Professional Liability Insurance
Great American Insurance Company v. Christy, et al, No. 2011-228
Decided September 28, 2012
In 2001 Beatrice Jakobiec died intestate leaving two heirs, her sons Frederick Jakobiec, M.D. and Thaddeus Jakobiec. Thaddeus was blind and developmentally disabled. Frederick asked Attorney Thomas Tessier, who was his mother’s nephew, to handle the probate administration of the estate.
For a period of three years, Defendant Tessier created false affidavits and powers of attorney which he used to gain access to estate accounts and assets belonging to the Jakobiec brothers.
Tessier’s law partner, Defendant Robert Christy, was not aware of Tessier’s misappropriations, but did notarize documents purportedly containing the Jakobiec brothers’ signatures when they were not present and acted as an appraiser for an inaccurate inventory of the Jakobiec estate prepared by Tessier without independently verifying the estate assets.
In 2002, Defendant Debra Johnson, Tessier’s part-time secretary, notarized a durable power of attorney for health care for Thaddeus to Tessier on which Christy had falsely attested to the signature and state of mind of Thaddeus. Defendant Kathy Tremblay, who had served as the firm’s bookkeeper for many years, worked one day a week paying bills, making deposits and assembling material for the firm’s accountants.
In February of 2006, Frederick’s attorney, Regina Rockefeller, began to suspect that Tessier had taken money from the estate. Tessier acknowledged that he had misappropriated several hundred thousand dollars from the Jakobiec estate. In April of 2007, Tessier and Frederick entered into a settlement agreement for repayment of the estate assets by Tessier, but in September Tessier’s attorney informed Attorney Rockefeller that Tessier would not be able to repay the entire amount agreed to.
Great American Insurance Company (GAIC) had issued a claims made professional liability policy to Christy & Tessier in 2001, with annual renewals. In May of 2007, after the settlement agreement between Tessier and Frederick, Attorney Christy executed a renewal application stating that, after inquiry, no attorney in the firm was aware of any act that could result in a professional liability claim. GAIC issued a renewal policy for 2007-2008. During that policy period Attorney Christy informed GAIC about Tessier’s misappropriations and his own improper notarization of the power of attorney.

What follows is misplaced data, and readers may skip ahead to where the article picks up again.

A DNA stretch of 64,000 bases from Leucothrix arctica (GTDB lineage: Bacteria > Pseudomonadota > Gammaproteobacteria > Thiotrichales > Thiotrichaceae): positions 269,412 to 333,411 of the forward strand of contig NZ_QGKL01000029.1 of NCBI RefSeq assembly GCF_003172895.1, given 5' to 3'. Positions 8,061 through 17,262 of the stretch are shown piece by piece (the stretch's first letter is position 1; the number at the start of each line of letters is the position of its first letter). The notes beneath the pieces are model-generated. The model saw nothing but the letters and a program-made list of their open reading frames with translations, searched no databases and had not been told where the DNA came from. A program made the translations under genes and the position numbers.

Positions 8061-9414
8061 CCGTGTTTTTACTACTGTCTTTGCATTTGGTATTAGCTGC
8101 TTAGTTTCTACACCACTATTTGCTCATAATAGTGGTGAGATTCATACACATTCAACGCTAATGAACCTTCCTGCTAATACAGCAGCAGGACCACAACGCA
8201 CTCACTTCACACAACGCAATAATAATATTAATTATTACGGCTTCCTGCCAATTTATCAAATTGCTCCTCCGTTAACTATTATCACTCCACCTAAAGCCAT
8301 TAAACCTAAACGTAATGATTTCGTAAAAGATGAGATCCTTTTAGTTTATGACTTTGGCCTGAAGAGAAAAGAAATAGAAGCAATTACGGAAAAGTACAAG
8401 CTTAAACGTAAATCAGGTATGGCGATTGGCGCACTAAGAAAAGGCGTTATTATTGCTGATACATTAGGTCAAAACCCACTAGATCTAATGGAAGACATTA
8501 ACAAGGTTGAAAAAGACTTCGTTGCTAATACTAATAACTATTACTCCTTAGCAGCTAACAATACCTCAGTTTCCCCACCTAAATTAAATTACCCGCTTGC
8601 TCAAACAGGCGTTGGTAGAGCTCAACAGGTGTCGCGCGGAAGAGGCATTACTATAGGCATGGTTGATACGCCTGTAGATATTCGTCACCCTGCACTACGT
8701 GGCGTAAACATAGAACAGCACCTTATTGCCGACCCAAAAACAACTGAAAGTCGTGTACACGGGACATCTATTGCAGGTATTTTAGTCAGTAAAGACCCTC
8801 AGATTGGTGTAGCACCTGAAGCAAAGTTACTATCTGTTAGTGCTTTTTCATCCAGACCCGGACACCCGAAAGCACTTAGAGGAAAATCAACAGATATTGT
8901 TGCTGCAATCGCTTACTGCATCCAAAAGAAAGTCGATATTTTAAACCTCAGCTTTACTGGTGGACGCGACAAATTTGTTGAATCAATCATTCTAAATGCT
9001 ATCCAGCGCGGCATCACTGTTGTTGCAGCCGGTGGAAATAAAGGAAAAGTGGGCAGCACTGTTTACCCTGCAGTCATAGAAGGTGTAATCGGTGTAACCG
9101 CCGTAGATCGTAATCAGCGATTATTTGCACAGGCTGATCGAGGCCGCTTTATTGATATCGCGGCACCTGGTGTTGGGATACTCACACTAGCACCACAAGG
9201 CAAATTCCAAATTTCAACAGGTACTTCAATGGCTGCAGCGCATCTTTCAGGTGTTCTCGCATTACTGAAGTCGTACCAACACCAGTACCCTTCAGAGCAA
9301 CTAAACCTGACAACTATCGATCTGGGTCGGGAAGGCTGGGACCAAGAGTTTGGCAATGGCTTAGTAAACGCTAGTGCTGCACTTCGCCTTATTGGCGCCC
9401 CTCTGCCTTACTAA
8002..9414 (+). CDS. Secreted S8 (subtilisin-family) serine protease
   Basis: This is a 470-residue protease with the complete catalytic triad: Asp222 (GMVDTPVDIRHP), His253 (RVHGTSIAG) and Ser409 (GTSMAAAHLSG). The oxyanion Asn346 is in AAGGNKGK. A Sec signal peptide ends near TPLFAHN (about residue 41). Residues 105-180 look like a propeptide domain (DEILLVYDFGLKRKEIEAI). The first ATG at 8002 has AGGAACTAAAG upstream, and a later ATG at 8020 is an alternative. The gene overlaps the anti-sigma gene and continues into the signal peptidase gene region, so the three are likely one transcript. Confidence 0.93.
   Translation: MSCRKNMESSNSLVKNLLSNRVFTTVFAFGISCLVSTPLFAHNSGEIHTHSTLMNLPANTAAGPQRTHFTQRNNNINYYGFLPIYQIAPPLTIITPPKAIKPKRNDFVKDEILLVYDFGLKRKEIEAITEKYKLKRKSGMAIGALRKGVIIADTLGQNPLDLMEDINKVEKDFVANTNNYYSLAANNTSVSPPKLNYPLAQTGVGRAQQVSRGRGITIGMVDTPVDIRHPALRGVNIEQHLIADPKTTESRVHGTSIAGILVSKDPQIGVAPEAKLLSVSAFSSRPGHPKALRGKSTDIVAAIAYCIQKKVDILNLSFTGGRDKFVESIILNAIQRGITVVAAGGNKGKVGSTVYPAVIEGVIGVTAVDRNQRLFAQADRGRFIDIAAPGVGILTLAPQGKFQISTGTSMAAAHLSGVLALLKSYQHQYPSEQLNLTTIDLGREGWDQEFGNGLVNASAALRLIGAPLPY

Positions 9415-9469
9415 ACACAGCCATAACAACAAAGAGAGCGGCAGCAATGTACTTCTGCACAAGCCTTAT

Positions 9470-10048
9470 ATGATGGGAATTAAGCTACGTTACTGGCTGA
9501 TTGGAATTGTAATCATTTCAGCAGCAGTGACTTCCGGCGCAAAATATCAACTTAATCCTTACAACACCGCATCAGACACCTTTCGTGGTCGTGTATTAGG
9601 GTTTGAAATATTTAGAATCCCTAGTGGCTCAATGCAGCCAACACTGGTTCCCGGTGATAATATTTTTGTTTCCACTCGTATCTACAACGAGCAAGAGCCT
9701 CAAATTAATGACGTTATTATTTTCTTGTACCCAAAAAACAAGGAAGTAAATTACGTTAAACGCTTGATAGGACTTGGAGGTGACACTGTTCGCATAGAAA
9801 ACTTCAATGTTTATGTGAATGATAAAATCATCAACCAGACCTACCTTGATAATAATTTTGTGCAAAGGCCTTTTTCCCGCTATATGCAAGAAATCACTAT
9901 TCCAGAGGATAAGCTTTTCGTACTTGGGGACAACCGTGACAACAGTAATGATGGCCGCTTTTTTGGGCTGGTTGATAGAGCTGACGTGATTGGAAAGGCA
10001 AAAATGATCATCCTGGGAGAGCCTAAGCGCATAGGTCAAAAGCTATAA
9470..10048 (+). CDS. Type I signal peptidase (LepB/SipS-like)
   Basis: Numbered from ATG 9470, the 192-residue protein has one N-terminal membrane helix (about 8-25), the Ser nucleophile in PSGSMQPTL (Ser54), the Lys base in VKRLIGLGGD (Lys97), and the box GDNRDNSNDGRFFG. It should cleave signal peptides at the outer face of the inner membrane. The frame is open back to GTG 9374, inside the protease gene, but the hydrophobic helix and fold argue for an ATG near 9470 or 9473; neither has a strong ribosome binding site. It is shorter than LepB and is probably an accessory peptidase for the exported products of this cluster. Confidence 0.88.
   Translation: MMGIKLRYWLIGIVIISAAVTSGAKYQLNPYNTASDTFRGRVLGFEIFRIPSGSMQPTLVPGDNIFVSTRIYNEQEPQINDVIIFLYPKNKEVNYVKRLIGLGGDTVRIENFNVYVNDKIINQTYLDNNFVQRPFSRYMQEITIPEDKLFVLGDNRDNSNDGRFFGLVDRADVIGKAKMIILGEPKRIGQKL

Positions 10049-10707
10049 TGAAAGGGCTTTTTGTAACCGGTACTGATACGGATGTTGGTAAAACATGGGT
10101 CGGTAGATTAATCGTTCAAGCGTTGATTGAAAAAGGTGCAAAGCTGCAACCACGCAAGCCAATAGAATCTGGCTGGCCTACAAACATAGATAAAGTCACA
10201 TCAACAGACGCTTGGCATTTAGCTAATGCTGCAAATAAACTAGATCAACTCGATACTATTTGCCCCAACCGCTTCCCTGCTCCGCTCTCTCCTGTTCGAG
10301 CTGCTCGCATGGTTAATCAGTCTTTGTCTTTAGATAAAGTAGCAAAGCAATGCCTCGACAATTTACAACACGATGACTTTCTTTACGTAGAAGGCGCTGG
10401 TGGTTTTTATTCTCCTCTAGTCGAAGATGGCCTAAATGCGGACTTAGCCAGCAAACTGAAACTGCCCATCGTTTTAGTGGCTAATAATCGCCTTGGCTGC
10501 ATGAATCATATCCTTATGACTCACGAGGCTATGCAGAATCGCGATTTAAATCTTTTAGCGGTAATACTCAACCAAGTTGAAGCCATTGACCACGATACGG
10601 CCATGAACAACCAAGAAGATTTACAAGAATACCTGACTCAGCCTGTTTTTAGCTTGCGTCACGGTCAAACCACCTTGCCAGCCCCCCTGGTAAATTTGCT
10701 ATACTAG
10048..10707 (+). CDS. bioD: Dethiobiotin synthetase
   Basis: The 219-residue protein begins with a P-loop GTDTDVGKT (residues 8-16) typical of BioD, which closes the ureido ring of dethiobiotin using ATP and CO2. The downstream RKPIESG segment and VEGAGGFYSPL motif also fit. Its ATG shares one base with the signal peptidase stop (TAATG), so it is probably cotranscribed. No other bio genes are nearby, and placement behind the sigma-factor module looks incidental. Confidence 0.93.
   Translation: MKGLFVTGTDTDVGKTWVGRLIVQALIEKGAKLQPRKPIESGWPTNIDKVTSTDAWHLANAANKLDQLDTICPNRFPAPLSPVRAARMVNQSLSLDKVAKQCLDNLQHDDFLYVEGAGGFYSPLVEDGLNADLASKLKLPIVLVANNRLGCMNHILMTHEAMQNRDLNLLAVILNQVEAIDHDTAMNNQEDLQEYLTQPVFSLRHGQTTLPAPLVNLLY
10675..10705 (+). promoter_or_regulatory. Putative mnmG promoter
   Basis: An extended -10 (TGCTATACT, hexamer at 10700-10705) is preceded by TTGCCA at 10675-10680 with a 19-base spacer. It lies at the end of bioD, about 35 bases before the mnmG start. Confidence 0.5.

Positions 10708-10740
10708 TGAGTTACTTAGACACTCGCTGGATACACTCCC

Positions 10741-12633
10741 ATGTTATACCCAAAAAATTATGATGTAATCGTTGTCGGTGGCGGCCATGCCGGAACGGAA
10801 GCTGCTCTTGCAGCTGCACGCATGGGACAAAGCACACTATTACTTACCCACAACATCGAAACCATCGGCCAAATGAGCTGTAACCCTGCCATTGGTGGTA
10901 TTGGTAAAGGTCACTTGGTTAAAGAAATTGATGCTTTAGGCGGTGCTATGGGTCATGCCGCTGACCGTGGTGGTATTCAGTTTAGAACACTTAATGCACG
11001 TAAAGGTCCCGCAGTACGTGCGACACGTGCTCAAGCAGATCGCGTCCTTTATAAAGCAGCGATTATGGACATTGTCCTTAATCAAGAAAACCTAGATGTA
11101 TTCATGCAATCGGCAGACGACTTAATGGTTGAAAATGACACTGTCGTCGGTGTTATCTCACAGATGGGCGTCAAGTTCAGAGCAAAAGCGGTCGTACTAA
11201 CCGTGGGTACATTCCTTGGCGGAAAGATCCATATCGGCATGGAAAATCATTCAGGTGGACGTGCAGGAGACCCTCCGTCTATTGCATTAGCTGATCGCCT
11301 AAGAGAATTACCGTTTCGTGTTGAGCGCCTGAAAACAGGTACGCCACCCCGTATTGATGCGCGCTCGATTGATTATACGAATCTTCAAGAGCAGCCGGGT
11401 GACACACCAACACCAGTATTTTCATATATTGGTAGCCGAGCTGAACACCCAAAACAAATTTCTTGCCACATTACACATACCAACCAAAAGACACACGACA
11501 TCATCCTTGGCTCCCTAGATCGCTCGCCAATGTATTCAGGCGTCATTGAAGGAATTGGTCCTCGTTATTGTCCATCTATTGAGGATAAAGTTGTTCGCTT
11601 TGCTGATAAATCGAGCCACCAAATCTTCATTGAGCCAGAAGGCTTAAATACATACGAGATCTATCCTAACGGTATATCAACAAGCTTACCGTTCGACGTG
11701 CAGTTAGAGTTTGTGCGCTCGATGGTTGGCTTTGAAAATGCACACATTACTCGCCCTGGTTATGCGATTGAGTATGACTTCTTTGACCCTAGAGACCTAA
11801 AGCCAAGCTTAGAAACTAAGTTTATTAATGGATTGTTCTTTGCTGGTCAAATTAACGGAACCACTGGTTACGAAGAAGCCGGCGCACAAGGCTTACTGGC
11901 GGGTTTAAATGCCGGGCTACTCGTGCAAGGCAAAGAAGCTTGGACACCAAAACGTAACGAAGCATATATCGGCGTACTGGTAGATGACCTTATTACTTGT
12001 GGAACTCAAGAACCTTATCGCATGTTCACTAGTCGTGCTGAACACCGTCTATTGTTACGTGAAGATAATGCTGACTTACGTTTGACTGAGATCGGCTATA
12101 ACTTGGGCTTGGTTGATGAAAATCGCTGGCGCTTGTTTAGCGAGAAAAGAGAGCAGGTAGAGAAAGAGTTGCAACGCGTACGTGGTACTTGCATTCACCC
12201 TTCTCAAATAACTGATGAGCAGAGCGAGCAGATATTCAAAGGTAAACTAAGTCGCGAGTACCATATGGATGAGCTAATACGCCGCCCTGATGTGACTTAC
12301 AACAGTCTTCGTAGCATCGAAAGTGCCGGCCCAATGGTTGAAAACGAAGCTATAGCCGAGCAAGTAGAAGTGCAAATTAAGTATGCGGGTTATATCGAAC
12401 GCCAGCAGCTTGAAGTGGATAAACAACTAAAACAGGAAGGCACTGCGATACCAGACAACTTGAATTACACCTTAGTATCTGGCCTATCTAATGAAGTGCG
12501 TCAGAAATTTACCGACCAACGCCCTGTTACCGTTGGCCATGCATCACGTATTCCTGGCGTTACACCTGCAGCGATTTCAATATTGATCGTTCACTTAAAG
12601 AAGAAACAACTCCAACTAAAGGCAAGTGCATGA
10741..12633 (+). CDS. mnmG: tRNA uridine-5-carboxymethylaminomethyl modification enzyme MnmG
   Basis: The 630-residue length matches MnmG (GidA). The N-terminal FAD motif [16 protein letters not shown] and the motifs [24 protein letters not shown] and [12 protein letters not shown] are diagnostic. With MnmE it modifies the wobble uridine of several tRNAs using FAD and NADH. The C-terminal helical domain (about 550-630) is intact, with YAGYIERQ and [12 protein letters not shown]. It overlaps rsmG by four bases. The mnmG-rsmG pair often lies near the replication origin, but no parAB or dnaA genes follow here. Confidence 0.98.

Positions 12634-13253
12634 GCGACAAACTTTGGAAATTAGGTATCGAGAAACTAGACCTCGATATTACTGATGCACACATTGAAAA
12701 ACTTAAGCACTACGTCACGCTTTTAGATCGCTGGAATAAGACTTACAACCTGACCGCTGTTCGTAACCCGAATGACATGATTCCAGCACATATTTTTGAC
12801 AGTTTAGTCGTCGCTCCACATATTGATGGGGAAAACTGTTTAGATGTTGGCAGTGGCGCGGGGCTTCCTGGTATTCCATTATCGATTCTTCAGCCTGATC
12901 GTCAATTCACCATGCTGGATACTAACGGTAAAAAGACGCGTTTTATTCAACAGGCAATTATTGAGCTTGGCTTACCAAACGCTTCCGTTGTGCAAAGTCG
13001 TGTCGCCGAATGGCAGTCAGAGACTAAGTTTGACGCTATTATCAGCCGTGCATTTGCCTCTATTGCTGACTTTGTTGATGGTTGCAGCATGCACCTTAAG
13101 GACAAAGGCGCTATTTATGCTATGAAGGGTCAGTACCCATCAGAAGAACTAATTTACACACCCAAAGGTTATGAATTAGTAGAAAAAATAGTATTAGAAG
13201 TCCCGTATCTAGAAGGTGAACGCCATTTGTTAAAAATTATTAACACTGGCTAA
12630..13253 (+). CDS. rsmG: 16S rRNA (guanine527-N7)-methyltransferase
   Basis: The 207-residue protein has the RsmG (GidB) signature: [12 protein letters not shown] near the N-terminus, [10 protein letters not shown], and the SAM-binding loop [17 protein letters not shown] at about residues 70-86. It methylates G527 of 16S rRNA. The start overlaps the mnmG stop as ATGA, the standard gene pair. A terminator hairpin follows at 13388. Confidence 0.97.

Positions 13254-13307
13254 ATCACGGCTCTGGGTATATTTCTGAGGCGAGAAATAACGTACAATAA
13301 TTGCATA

GAIC filed a declaratory judgment action seeking rescission of the 2007-2008 policy. The trial court rescinded the policy as to all of the defendants based on the answers provided by Attorney Christy in the renewal application. The court found that although Attorney Christy did not know his answer was false at the time, Tessier’s knowledge was imputed to him and the other employees of the firm.
The defendants appealed, arguing that rescission was improper because:
1) Attorney Christy’s statements on the renewal application were objectively true;
2) rescission of the policy was inequitable as to the innocent insureds; and 3) the misrepresentation was made on a renewal application rather than an initial application. The insureds relied upon an “innocent insured” clause which provided that whenever coverage would be excluded due to a deliberately wrongful act of an insured, insurance that would otherwise be afforded by the policy would apply to each insured who did not personally participate in the conduct.
Tessier defaulted and the remaining defendants pursued the appeal.
Reversed and remanded.
The Court held that under the innocent insured provision, where a claim has gone unreported due to one insured’s concealment of wrongful acts from the remaining insureds, GAIC was required to provide coverage to those insureds who did not personally commit or participate in the wrongful acts and, therefore, was unable to report them, provided that the insureds promptly notify GAIC upon receiving notice of the acts giving rise to the potential claim. Attorney Christy did not have actual knowledge of his partner’s acts and had made the required inquiry prior to completing the renewal application.
The Court held that the policy contained an ambiguity in terms of whether knowledge of wrongdoing could be imputed to innocent insureds. Construing the ambiguity against GAIC and in favor of the insureds, the Court ruled that the trial court erred in imputing Tessier’s knowledge to the remaining insureds and rescinding the policy. It remanded the case for a determination as to whether any of the “innocent insureds” had engaged in conduct that would result in non-coverage under the policy.
Stephen J. Schulthess